On wisdom

Wisdom is defined as competence with regards to the complex realities of life.  Gaining wisdom is much different than gathering information. Wisdom teaches you how to react to the information you have.  Wisdom offers a deep abiding joy, and steadfastness in the midst of a trial.  Wisdom can also draw forth a deeper sorrow amidst tragedy because of the ability it give you to see beyond the surface.  Information can be positive, but does it give you the endurance you need to run the race?  Or does it just give you the map?

Wisdom tells me that happiness is temporary, fleeting.  Happiness is a decision on how to react to the circumstances right in front of you.  Teddy is an amazing example of reacting with either happiness or sadness to the thing that is right in front of his face.  Last night when we picked up Teddy at my parents house, we brought everyone some chocolate chip cookies that we could all share together.  We walked in my parents' house through door off the garage and were greeted by Teddy (and Sophie the bop bop).  Within seconds, Teddy's gaze moved to cookies.  He nodded vigorously, gasped excitedly, said "Dees!  Dees!" (which seems to be an efficient combination of this, these and please), and sat right down on the floor in the entryway as if to say, "Let's do this. Right here. Right now."  We had not even shut the door behind us to come inside yet! Of course, we caved in and gave Teddy a cookie, but at least made him stand up and walk into the kitchen.  His body wiggled with happiness, and he made grunts of enjoyment while he crammed a cookie in his mouth.  Soon after the cookie was gone, so was his happiness.  He wanted more!  The whining soon devolved into panic when he realized any chance for another cookie was lost.

Teddy is only 16 months old, so his wisdom is non-existent.  Without a cookie to give him happiness, his present life is almost unbearable! What does he know besides the material life, and the things that bring him pleasure and pain?  This small example from the perspective of a 16-month old child reminds me not to put my fundamental hope in the things of this world.  Put your hope in politicians, and prepare to become disillusioned with the injustice and faux integrity of men.  Put your hope in nature, and prepare for the drought. Put your hope in the pursuit of pleasure, and be crushed by pain. Put your fundamental hope in your children, and watch your marriage slowly erode. Put your fundamental hope in your spouse, and you set him/her up to disappoint you.  It is natural and human for us all to put our hope in something.  But deep, abiding joy comes from trust that there is a God who understands us and loves us despite our brokenness. A God who promises us a new world free of sin and pain.

The Book of Wisdom tells us that that we are refined by fire. We must accept and push through pain if we are ever going to be tough enough to win this race. The trials that my family is currently facing are meant to perfect us and not break us irreparably as if we were Humpty Dumpty.  The Book of Wisdom tells me we are never beyond repair, but more importantly we are never to broken to fall out of God's love.  The "kings horses and kings men" should not be the recipients of our fundamental hope, but instead the God who walked the earth and made us in his image. Christ arrives just in time to lift us up with a promise to restore us to what we were, just before the fall.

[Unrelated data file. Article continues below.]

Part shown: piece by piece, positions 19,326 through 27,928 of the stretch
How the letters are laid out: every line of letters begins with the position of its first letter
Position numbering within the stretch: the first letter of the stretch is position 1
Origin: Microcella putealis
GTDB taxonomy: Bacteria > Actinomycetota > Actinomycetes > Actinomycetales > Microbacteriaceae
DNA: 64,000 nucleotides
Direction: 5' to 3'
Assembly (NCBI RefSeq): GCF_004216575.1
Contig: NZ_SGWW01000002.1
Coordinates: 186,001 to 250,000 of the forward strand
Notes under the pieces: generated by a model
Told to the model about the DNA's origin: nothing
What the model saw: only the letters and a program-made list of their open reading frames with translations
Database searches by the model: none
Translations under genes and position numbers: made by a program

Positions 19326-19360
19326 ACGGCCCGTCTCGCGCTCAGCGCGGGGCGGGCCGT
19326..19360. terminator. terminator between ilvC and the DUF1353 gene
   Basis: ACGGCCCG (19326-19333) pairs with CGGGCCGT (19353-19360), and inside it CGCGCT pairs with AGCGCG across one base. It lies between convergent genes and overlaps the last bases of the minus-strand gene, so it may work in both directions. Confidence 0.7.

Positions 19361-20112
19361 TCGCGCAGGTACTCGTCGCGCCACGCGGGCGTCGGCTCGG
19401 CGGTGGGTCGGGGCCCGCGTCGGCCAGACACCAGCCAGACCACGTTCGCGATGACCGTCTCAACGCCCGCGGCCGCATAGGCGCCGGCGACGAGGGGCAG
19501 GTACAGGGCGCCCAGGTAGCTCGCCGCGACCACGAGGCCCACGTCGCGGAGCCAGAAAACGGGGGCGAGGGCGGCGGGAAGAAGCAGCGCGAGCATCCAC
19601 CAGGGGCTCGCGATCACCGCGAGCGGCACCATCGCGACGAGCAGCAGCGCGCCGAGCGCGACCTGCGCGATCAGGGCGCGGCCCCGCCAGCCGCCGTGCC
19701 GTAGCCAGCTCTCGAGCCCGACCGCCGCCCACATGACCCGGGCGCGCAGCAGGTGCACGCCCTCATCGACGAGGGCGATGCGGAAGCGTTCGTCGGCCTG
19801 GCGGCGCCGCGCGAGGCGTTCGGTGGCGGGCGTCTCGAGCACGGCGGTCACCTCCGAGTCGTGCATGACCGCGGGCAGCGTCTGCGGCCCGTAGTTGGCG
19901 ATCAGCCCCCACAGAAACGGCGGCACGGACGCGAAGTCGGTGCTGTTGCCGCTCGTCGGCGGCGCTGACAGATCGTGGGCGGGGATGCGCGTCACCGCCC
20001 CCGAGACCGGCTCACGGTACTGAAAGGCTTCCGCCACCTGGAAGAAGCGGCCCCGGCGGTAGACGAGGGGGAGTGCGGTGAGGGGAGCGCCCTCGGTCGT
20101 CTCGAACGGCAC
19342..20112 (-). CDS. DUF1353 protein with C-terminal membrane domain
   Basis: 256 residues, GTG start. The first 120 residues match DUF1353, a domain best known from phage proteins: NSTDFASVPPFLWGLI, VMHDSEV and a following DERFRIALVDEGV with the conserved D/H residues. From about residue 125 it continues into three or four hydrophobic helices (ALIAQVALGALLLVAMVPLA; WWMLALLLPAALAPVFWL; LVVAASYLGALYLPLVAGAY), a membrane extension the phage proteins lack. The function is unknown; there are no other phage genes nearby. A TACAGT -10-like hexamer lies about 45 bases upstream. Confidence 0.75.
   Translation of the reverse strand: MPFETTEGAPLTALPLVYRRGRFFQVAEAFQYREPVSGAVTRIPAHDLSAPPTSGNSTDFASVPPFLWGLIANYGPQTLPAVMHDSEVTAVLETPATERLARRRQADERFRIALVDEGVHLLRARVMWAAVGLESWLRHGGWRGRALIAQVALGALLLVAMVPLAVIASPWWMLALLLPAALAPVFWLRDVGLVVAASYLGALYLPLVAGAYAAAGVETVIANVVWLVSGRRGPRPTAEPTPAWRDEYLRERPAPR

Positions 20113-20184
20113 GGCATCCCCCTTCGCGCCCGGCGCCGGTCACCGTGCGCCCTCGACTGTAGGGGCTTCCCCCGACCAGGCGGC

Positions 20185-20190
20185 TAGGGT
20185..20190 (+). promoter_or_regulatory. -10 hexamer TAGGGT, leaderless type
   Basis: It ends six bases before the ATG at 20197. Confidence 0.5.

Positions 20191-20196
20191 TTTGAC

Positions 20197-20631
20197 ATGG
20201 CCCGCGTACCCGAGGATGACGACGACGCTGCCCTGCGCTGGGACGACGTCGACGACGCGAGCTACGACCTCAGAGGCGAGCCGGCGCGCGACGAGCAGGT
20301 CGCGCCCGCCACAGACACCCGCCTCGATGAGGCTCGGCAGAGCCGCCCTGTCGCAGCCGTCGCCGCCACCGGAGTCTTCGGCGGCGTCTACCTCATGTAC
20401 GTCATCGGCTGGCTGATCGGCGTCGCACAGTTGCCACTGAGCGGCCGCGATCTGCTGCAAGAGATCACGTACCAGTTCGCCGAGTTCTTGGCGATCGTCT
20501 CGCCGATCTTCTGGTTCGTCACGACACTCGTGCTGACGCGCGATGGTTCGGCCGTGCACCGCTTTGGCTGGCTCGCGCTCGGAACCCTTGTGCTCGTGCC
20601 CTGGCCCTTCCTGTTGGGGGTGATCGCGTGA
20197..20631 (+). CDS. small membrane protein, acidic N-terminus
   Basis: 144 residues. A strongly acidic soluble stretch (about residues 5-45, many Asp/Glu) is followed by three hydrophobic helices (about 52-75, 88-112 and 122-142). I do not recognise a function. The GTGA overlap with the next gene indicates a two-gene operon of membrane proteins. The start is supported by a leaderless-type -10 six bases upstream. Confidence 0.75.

Where Does Wisdom Come From?
We all know how silver seams the rocks, 
We’ve seen the stuff from which gold is refined,
We’re aware of how iron is dug out of the ground 
and copper is smelted from rock.
Miners penetrate the earth’s darkness, 
searching the roots of the mountains for ore, 
digging away in the suffocating darkness.
Far from civilization, far from the traffic, they cut a shaft, 
and are lowered into it by ropes.
Earth’s surface is a field for grain, but its depths are a forge
Firing sapphires from stones and chiseling gold from rocks.
Vultures are blind to its riches, hawks never lay eyes on it.
Wild animals are oblivious to it, lions don’t know it’s there.
Miners hammer away at the rock, they uproot the mountains.
They tunnel through the rock and find all kinds of beautiful gems.
They discover the origins of rivers, 
and bring earth’s secrets to light.
But where, oh where, will they find Wisdom? 
Where does Insight hide?
Mortals don’t have a clue, haven’t the slightest idea where to look.
Earth’s depths say, ‘It’s not here’; 
ocean deeps echo, ‘Never heard of it.’
It can’t be bought with the finest gold; 
no amount of silver can get it.
Even famous Ophir gold can’t buy it, 
not even diamonds and sapphires.
Neither gold nor emeralds are comparable; 
extravagant jewelry can’t touch it.
Pearl necklaces and ruby bracelets—why bother?
None of this is even a down payment on Wisdom!
Pile gold and African diamonds as high as you will, 
they can’t hold a candle to Wisdom.
So where does Wisdom come from? 
And where does Insight live?
It can’t be found by looking, no matter how deep you dig, 
no matter how high you fly.
If you search through the graveyard and question the dead, they say, 
‘We’ve only heard rumors of it.’
God alone knows the way to Wisdom, 
he knows the exact place to find it.
He knows where everything is on earth, 
he sees everything under heaven.
After he commanded the winds to blow 
and measured out the waters,
Arranged for the rain and set off explosions 
of thunder and lightning,
He focused on Wisdom, 
made sure it was all set and tested and ready.
Then he addressed the human race: 
‘Here it is! Fear-of-the-Lord—that’s Wisdom, 
and Insight means shunning evil.’
Job 28 (The Message Translation)



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